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Court: No Link Between Autism and Vaccines

A federal appeals court has ruled that there’s no link between autism and childhood vaccines.   Or, something like that:

The U.S. Court of Appeals for the Federal Circuit has just upheld lower court findings that reject a causal connection between childhood vaccines and the onset of autism.

The ruling came in Cedillo v. Secretary of Health and Human Services, which was the first of a series of test cases heard by special masters for the U.S. Court of Federal Claims in 2007. The claims court picked several such cases to test different theories of causation advanced in the roughly 5,000 cases alleging a link to autism filed under the National Childhood Vaccine Injury Act of 1986.

“We see no legal error in the standards applied by the special master” in determining there was no causal connection between the mercury-based preservative in the measles-mumps-rubella vaccine administered to Michelle Cedillo in 1995 and the autism and retardation symptoms she began to show afterward.The claims court upheld the special master’s findings last year, and the federal circuit decision today affirmed that ruling.

The pseudo-scientific belief that vaccines were tied to autism and other health problems has been around for a long time, causing untold parents to forgo immunizing their children.  This, in turn, has led to the return of diseases that had been relegated to developing world status decades ago.

It’s bizarre to see a medical question resolved in court rather than by a group of medical experts.  But this is America.

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About James Joyner
James Joyner is the publisher of Outside the Beltway, an associate professor of security studies at the Marine Corps Command and Staff College, and a nonresident senior fellow at the Atlantic Council. He's a former Army officer and Desert Storm vet. He earned a PhD in political science from The University of Alabama. Views expressed here are his own. Follow James on Twitter.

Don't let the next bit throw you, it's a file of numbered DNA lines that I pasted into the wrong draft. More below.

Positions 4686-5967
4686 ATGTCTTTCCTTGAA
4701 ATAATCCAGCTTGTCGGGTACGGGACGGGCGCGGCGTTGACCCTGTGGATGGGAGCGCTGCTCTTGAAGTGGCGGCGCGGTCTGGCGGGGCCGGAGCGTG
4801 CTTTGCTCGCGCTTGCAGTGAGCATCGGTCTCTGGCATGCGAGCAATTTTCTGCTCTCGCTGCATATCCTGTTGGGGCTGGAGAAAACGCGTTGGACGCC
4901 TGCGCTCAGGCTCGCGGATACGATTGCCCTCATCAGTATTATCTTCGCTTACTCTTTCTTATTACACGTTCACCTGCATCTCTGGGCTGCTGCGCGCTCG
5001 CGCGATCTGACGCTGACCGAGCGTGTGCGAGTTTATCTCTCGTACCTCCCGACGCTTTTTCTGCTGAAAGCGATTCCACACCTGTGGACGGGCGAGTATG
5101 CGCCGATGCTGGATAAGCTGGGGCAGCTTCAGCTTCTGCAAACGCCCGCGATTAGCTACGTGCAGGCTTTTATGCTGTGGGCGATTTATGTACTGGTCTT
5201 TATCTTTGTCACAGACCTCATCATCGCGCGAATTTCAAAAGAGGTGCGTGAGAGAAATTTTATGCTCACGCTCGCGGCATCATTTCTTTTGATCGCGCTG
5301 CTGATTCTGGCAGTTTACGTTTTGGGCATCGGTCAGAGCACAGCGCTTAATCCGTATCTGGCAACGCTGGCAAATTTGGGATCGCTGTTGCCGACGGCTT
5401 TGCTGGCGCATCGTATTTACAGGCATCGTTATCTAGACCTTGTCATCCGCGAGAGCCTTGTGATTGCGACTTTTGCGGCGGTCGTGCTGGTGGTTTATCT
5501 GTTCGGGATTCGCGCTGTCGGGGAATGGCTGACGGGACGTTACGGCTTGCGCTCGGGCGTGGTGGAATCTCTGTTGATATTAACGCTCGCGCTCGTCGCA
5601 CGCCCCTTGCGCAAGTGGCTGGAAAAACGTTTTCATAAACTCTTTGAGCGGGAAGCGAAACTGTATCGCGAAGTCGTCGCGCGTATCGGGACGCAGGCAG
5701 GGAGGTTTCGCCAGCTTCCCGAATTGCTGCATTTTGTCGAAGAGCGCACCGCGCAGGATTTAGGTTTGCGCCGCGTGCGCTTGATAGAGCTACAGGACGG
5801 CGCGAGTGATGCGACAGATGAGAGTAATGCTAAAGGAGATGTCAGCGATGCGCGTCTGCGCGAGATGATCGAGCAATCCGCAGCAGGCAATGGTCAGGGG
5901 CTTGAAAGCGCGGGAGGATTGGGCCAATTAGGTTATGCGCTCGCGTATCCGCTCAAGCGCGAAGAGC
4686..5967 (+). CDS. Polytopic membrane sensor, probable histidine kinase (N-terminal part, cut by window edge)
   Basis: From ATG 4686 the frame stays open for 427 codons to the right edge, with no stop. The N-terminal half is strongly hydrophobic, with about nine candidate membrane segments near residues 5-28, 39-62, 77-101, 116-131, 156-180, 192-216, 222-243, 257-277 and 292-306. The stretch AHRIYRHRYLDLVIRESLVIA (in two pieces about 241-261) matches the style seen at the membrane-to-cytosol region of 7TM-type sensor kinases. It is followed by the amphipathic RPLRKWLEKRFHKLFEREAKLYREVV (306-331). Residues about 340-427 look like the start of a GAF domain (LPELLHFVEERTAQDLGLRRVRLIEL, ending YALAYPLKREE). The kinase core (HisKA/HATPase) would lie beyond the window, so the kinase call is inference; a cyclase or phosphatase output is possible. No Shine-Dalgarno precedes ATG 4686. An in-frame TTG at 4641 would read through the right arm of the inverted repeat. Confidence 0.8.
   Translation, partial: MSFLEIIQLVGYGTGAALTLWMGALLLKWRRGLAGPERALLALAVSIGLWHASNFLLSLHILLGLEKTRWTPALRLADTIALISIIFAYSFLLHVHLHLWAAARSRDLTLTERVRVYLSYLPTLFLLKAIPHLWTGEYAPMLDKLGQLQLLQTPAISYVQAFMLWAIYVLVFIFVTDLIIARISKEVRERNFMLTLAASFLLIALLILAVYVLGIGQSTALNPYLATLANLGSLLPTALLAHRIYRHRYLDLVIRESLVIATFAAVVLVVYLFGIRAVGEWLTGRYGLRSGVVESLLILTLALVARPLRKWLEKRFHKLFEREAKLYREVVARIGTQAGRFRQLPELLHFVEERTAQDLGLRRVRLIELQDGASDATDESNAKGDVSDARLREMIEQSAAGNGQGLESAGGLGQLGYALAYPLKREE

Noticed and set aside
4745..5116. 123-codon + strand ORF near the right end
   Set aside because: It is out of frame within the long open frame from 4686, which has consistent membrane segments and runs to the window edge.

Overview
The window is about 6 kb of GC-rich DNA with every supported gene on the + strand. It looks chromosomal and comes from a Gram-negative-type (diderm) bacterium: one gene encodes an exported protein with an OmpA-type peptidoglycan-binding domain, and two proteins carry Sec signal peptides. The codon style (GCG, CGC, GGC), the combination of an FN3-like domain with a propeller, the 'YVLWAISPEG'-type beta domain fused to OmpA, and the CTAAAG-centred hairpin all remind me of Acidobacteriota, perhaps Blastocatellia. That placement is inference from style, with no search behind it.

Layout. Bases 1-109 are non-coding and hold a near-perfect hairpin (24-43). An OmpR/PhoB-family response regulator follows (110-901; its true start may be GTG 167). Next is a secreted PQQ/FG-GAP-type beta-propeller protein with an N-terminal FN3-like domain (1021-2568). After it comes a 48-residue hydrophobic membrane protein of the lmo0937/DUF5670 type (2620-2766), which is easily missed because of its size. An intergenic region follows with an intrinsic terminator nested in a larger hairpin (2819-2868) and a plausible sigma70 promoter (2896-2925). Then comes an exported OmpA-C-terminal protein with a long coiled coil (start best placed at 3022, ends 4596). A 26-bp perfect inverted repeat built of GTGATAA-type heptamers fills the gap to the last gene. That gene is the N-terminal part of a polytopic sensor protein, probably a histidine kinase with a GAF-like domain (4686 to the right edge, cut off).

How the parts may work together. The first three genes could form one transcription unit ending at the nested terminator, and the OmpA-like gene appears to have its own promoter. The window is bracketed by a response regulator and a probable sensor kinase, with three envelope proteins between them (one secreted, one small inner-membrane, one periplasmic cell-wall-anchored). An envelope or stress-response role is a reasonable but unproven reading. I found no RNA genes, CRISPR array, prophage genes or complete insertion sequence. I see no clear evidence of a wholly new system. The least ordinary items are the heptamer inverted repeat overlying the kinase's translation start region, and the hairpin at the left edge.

Comments

  1. Michael says:

    It’s bizarre to see a medical question resolved in court rather than by a group of medical experts. But this is America.

    I just hope it’ll make some parents decide that the very real risk of contagious disease is scarier than the anecdotal fear over a disorder we don’t know the cause of.

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  2. sam says:

    @JJ
    “It’s bizarre to see a medical question resolved in court rather than by a group of medical experts.”
    The autism/vaccine arguments reminded me of nothing so much as the day-care/child rape hysteria that swept through the nation a number of years ago. Both are traceable, I think,  to feelings of guilt on the part of the parents. In the latter case, guilt over the turning over the care of their young children to third parties; in the former, guilt over the (unspoken) belief that they, the parents, had done something wrong, either via genetics or upbringing.  Externalizing a cause is a very common human trait.

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